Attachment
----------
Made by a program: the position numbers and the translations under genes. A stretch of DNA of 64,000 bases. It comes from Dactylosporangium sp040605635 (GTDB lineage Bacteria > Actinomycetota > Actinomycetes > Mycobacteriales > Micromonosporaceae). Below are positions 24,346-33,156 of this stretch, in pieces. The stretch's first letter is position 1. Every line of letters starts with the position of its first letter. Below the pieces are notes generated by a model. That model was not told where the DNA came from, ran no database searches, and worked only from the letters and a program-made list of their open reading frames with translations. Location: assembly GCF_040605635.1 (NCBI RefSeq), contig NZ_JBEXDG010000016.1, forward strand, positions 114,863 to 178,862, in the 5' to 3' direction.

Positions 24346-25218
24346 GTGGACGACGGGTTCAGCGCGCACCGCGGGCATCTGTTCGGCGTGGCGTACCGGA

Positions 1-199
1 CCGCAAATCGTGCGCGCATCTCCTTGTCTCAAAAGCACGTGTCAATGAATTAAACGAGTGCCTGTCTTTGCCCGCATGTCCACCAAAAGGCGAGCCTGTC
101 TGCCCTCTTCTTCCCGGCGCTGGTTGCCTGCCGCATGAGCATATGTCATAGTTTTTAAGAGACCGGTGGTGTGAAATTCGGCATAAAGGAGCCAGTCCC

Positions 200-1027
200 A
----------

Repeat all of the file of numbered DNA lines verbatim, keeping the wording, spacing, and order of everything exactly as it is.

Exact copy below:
Made by a program: the position numbers and the translations under genes. A stretch of DNA of 64,000 bases. It comes from Dactylosporangium sp040605635 (GTDB lineage Bacteria > Actinomycetota > Actinomycetes > Mycobacteriales > Micromonosporaceae). Below are positions 24,346-33,156 of this stretch, in pieces. The stretch's first letter is position 1. Every line of letters starts with the position of its first letter. Below the pieces are notes generated by a model. That model was not told where the DNA came from, ran no database searches, and worked only from the letters and a program-made list of their open reading frames with translations. Location: assembly GCF_040605635.1 (NCBI RefSeq), contig NZ_JBEXDG010000016.1, forward strand, positions 114,863 to 178,862, in the 5' to 3' direction.

Positions 24346-25218
24346 GTGGACGACGGGTTCAGCGCGCACCGCGGGCATCTGTTCGGCGTGGCGTACCGGA

Positions 1-199
1 CCGCAAATCGTGCGCGCATCTCCTTGTCTCAAAAGCACGTGTCAATGAATTAAACGAGTGCCTGTCTTTGCCCGCATGTCCACCAAAAGGCGAGCCTGTC
101 TGCCCTCTTCTTCCCGGCGCTGGTTGCCTGCCGCATGAGCATATGTCATAGTTTTTAAGAGACCGGTGGTGTGAAATTCGGCATAAAGGAGCCAGTCCC

Positions 200-1027
200 A